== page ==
The Ways to Wisdom
The Ways to Wisdom
Aquinas Day By Day

 237

Aquinas’s topic: Logic is an art and a science

Scripture: “The law of the Lord is perfect, refreshing the soul; the decree of the Lord is trustworthy, giving wisdom to the simple.” Psalm 19:

Aquinas’s text: Prologue, Expositio libri posteriorum, written 1271-2

Br. Thomas here introduces logic by pointing out that it has two sides, it is an Aart,” a craft absolutely essential for human life, and it is a “science,” a discipline that can be mastered by systematic study.

As Aristotle says at the beginning of his Metaphysics, the human race lives by art and reasoning. In this claim, the Philosopher is seen to touch on a certain property that distinguishes a human from the other animals. For the other animals are prompted to their actions by a certain natural instinct, but in his actions a human is directed by the judgment of reason. This is why the different arts serve the end of making human actions be performed with facility and order. For an art is seen to be nothing else than a set ordination coming from reason wherein through definite means human actions can arrive at a due end.

Now not only can reason direct the acts of inferior parts of the soul, but it also directs its own acts, for it is proper to the intellective part of the soul that it reflect on itself. For the intellect understands itself and likewise reason can reason about its own act. Therefore, if the fact that reason thinks about the action of the hand led to the invention of the crafts of the builder and carpenter, by which a human can engage in these sorts of actions with facility and order, for the same reason it is necessary that there be an art that directs the acts of reason itself, in order that a human engage in the act of reasoning with order and facility, and without error.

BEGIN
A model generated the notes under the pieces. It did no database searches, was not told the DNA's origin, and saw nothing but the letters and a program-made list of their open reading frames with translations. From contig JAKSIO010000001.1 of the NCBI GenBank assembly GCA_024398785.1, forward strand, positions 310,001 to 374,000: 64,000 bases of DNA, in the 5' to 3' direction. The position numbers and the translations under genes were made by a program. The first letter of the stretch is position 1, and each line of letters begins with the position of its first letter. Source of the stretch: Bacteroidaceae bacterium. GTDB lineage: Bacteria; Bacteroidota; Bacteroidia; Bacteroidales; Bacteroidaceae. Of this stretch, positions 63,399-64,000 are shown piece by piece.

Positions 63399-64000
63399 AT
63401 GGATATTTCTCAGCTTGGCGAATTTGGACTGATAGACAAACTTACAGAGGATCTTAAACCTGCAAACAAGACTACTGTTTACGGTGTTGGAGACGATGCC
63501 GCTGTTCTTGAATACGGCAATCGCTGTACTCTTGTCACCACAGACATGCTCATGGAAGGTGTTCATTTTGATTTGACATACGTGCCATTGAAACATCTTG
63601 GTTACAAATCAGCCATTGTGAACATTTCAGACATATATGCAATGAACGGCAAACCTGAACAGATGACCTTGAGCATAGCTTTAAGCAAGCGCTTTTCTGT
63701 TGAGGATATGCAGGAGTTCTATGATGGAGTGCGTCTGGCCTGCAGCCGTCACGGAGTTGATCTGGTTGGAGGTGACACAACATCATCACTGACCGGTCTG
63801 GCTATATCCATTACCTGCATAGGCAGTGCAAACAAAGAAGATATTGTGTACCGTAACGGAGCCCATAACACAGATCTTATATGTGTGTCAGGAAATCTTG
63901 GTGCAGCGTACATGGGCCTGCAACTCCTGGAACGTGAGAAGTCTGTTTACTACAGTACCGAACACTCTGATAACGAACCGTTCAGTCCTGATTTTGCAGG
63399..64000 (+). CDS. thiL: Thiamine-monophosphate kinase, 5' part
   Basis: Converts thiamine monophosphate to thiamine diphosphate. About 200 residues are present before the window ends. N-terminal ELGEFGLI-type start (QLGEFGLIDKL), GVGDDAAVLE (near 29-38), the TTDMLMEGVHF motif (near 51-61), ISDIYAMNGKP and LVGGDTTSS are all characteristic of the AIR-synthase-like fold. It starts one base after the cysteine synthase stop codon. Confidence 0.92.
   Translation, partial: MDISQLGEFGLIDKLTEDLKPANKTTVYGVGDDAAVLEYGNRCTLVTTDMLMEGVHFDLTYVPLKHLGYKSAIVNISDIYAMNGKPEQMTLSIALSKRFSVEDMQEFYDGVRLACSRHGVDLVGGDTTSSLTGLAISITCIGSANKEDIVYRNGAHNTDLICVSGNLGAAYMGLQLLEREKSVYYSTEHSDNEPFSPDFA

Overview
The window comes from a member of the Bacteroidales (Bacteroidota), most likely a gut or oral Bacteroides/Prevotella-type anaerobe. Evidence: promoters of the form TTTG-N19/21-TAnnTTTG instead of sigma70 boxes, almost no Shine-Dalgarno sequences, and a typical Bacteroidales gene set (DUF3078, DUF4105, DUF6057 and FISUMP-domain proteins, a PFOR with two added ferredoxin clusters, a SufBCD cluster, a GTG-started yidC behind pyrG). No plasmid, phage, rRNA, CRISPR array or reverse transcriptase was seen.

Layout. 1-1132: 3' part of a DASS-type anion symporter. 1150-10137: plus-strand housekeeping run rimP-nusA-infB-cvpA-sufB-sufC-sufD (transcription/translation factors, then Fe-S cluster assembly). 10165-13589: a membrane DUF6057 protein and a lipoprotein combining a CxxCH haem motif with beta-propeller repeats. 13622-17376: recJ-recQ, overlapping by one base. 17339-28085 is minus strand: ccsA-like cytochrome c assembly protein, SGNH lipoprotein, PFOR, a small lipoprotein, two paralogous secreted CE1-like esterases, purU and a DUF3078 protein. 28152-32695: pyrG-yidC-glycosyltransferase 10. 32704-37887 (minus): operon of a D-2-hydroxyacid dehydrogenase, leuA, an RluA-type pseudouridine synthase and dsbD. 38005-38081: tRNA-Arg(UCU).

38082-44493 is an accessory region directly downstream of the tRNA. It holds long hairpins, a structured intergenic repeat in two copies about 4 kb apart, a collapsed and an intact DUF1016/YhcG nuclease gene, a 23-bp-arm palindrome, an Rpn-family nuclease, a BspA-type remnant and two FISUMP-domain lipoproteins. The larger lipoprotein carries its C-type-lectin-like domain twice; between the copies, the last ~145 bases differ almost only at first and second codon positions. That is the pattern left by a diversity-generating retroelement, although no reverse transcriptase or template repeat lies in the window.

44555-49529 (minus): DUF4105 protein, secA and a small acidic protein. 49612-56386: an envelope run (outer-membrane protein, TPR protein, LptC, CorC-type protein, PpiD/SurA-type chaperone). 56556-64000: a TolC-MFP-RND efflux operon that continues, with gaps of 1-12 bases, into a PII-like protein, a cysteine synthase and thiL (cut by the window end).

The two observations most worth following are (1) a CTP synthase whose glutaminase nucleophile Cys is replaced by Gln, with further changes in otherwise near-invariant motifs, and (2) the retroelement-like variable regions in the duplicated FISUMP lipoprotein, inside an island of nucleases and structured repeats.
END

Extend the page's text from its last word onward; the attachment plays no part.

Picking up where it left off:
This art is logic, that is , the science of reasoning. Now it is rational, not only in the sense that it follows reason, for all the arts do this, but also in the sense that it concerns the very act of reasoning as its proper matter. Therefore, it is seen to be the ‘art of arts,’ since it directs us in the act of reasoning, which is the source of all the arts.

Sicut dicit Aristoteles in principio metaphysicae, hominum genus arte et rationibus vivit: in quo videtur philosophus tangere quoddam hominis proprium quo a caeteris animalibus differt. Alia enim animalia quodam naturali instinctu ad suos actus aguntur; homo autem rationis iudicio in suis actionibus dirigitur. Et inde est quod ad actus humanos faciliter et ordinate perficiendos diversae artes deserviunt. Nihil enim aliud ars esse videtur, quam certa ordinatio rationis quomodo per determinata media ad debitum finem actus humani perveniant.

Ratio autem non solum dirigere potest inferiorum partium actus, sed etiam actus sui directiva est. Hoc enim est proprium intellectivae partis, ut in seipsam reflectatur: nam intellectus intelligit seipsum et similiter ratio de suo actu ratiocinari potest. Si igitur ex hoc, quod ratio de actu manus ratiocinatur, adinventa est ars aedificatoria vel fabrilis, per quas homo faciliter et ordinate huiusmodi actus exercere potest; eadem ratione ars quaedam necessaria est, quae sit directiva ipsius actus rationis, per quam scilicet homo in ipso actu rationis ordinate, faciliter et sine errore procedat.

Et haec ars est logica, idest rationalis scientia. Quae non solum rationalis est ex hoc, quod est secundum rationem (quod est omnibus artibus commune); sed etiam ex hoc, quod est circa ipsum actum rationis sicut circa propriam materiam. Et ideo videtur esse ars artium, quia in actu rationis nos dirigit, a quo omnes artes procedunt.

[Introductions and translations © R.E. Houser]

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The Center for Thomistic Studies at the University of St. Thomas is the only graduate philosophy program uniquely focused on the thought of St. Thomas Aquinas in the United States. The Center is founded on the Church’s insistence of the perennial value of the thought of Aquinas as the new millennium proceeds.
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